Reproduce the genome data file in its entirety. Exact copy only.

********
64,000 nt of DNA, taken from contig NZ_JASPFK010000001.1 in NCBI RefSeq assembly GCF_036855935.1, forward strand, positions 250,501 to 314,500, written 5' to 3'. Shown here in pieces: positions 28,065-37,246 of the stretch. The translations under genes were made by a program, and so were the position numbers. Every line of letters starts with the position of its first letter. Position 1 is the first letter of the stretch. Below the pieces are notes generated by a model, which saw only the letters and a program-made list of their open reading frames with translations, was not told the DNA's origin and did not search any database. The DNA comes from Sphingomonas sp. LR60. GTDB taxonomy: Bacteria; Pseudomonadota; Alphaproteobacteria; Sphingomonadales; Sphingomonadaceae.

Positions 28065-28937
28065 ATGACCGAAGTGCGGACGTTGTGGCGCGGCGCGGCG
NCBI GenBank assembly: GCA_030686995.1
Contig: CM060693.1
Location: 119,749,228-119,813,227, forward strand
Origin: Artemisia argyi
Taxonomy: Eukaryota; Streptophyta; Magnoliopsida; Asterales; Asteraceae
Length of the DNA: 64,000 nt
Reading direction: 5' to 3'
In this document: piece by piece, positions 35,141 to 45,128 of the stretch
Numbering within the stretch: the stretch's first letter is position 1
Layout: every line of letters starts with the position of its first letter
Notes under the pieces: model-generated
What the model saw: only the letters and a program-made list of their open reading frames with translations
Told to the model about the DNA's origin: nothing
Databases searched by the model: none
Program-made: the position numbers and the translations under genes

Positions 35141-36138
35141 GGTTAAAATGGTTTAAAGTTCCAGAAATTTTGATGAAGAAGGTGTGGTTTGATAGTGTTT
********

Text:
64,000 nt of DNA, taken from contig NZ_JASPFK010000001.1 in NCBI RefSeq assembly GCF_036855935.1, forward strand, positions 250,501 to 314,500, written 5' to 3'. Shown here in pieces: positions 28,065-37,246 of the stretch. The translations under genes were made by a program, and so were the position numbers. Every line of letters starts with the position of its first letter. Position 1 is the first letter of the stretch. Below the pieces are notes generated by a model, which saw only the letters and a program-made list of their open reading frames with translations, was not told the DNA's origin and did not search any database. The DNA comes from Sphingomonas sp. LR60. GTDB taxonomy: Bacteria; Pseudomonadota; Alphaproteobacteria; Sphingomonadales; Sphingomonadaceae.

Positions 28065-28937
28065 ATGACCGAAGTGCGGACGTTGTGGCGCGGCGCGGCG
NCBI GenBank assembly: GCA_030686995.1
Contig: CM060693.1
Location: 119,749,228-119,813,227, forward strand
Origin: Artemisia argyi
Taxonomy: Eukaryota; Streptophyta; Magnoliopsida; Asterales; Asteraceae
Length of the DNA: 64,000 nt
Reading direction: 5' to 3'
In this document: piece by piece, positions 35,141 to 45,128 of the stretch
Numbering within the stretch: the stretch's first letter is position 1
Layout: every line of letters starts with the position of its first letter
Notes under the pieces: model-generated
What the model saw: only the letters and a program-made list of their open reading frames with translations
Told to the model about the DNA's origin: nothing
Databases searched by the model: none
Program-made: the position numbers and the translations under genes

Positions 35141-36138
35141 GGTTAAAATGGTTTAAAGTTCCAGAAATTTTGATGAAGAAGGTGTGGTTTGATAGTGTTT